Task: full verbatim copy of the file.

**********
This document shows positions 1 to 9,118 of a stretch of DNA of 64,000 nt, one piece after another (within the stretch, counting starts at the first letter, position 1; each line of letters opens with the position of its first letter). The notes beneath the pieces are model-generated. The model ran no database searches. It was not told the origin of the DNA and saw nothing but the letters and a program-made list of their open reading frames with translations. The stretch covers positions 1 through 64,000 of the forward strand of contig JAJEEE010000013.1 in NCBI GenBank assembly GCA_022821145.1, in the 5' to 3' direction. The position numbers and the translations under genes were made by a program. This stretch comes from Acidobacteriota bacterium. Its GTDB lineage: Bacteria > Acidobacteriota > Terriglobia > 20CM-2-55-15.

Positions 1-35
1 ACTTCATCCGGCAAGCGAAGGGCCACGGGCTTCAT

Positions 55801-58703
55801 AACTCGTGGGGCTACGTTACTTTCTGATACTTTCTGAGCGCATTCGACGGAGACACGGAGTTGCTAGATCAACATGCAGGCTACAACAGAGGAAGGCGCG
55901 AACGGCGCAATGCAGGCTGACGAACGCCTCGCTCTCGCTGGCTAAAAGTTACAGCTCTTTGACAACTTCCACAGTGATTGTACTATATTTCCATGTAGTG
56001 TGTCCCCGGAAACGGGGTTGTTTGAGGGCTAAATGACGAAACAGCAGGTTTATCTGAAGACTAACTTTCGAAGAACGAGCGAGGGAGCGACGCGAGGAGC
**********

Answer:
This document shows positions 1 to 9,118 of a stretch of DNA of 64,000 nt, one piece after another (within the stretch, counting starts at the first letter, position 1; each line of letters opens with the position of its first letter). The notes beneath the pieces are model-generated. The model ran no database searches. It was not told the origin of the DNA and saw nothing but the letters and a program-made list of their open reading frames with translations. The stretch covers positions 1 through 64,000 of the forward strand of contig JAJEEE010000013.1 in NCBI GenBank assembly GCA_022821145.1, in the 5' to 3' direction. The position numbers and the translations under genes were made by a program. This stretch comes from Acidobacteriota bacterium. Its GTDB lineage: Bacteria > Acidobacteriota > Terriglobia > 20CM-2-55-15.

Positions 1-35
1 ACTTCATCCGGCAAGCGAAGGGCCACGGGCTTCAT

Positions 55801-58703
55801 AACTCGTGGGGCTACGTTACTTTCTGATACTTTCTGAGCGCATTCGACGGAGACACGGAGTTGCTAGATCAACATGCAGGCTACAACAGAGGAAGGCGCG
55901 AACGGCGCAATGCAGGCTGACGAACGCCTCGCTCTCGCTGGCTAAAAGTTACAGCTCTTTGACAACTTCCACAGTGATTGTACTATATTTCCATGTAGTG
56001 TGTCCCCGGAAACGGGGTTGTTTGAGGGCTAAATGACGAAACAGCAGGTTTATCTGAAGACTAACTTTCGAAGAACGAGCGAGGGAGCGACGCGAGGAGC